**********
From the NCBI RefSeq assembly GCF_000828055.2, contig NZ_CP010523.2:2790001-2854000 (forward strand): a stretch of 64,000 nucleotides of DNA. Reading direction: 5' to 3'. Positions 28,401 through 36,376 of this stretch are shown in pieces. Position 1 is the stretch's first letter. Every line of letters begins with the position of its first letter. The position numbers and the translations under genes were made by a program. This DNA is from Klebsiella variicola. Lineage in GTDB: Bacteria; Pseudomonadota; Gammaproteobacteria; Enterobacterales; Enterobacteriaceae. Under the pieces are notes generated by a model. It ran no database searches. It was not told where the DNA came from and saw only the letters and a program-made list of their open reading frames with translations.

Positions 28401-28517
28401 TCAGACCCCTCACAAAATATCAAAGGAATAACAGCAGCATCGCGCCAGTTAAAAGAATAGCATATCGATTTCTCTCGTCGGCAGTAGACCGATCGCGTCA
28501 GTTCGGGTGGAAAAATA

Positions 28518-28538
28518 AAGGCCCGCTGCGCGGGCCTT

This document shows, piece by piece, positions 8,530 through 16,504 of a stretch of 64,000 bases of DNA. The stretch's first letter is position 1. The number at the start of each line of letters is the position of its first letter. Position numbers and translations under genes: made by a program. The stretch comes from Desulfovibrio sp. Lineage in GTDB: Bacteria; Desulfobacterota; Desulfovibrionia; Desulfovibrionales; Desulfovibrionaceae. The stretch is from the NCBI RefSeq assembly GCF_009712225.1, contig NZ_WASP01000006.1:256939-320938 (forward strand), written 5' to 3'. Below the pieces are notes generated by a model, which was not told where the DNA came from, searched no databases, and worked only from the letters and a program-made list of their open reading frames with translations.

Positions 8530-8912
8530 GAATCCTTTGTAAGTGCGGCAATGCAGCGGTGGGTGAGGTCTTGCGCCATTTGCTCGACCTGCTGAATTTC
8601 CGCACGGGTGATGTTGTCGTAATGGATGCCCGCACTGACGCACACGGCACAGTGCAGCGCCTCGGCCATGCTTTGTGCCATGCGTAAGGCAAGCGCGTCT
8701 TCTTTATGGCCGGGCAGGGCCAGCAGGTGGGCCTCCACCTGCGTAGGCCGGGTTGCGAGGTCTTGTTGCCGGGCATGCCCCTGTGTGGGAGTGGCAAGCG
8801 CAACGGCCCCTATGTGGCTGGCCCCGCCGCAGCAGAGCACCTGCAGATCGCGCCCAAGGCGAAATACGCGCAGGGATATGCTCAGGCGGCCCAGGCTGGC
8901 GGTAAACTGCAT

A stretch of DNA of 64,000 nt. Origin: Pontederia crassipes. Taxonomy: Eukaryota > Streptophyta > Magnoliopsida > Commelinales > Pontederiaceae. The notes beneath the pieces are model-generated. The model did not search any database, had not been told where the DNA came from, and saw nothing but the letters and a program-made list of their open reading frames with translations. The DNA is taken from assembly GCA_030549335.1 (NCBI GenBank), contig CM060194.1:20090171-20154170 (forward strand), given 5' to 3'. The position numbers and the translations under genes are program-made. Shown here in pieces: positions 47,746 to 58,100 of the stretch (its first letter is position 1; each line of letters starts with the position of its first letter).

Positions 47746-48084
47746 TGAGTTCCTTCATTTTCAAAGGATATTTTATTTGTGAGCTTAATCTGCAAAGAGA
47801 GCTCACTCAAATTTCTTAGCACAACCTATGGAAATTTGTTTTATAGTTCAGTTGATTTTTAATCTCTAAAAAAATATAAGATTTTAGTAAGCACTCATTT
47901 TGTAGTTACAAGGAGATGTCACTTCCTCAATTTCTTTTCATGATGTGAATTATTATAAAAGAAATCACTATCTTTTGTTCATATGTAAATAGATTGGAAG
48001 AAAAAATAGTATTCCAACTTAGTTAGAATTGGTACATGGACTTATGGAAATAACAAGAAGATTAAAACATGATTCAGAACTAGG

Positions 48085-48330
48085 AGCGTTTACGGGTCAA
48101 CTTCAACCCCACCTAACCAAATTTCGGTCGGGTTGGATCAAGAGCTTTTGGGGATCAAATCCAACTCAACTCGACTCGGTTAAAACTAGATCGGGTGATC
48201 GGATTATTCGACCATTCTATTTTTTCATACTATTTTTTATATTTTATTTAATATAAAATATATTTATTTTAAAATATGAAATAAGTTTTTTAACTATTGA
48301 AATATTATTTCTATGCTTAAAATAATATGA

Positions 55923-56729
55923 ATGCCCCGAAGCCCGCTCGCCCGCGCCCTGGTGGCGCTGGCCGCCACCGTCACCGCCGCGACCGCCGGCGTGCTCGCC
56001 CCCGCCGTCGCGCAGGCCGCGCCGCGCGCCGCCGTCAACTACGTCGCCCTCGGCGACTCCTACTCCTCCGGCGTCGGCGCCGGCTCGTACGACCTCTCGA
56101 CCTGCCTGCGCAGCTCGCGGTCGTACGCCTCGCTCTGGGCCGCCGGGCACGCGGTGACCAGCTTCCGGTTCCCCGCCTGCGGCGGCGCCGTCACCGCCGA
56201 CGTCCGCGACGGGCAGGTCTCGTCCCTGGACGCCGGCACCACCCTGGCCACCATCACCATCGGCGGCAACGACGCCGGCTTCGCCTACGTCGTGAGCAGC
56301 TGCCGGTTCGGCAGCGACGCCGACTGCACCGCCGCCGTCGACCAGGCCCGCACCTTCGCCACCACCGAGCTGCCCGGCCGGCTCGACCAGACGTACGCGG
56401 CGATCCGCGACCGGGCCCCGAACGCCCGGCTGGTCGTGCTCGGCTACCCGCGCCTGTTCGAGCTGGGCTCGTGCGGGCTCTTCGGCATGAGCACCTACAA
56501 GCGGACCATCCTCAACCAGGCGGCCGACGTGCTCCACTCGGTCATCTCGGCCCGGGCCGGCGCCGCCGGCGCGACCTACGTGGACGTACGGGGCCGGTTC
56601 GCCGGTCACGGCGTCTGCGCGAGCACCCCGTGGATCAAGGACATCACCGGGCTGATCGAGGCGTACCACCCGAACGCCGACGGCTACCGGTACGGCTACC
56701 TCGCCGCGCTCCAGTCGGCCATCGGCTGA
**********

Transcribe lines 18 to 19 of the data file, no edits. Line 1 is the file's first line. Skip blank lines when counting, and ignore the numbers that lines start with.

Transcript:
47901 TGTAGTTACAAGGAGATGTCACTTCCTCAATTTCTTTTCATGATGTGAATTATTATAAAAGAAATCACTATCTTTTGTTCATATGTAAATAGATTGGAAG
48001 AAAAAATAGTATTCCAACTTAGTTAGAATTGGTACATGGACTTATGGAAATAACAAGAAGATTAAAACATGATTCAGAACTAGG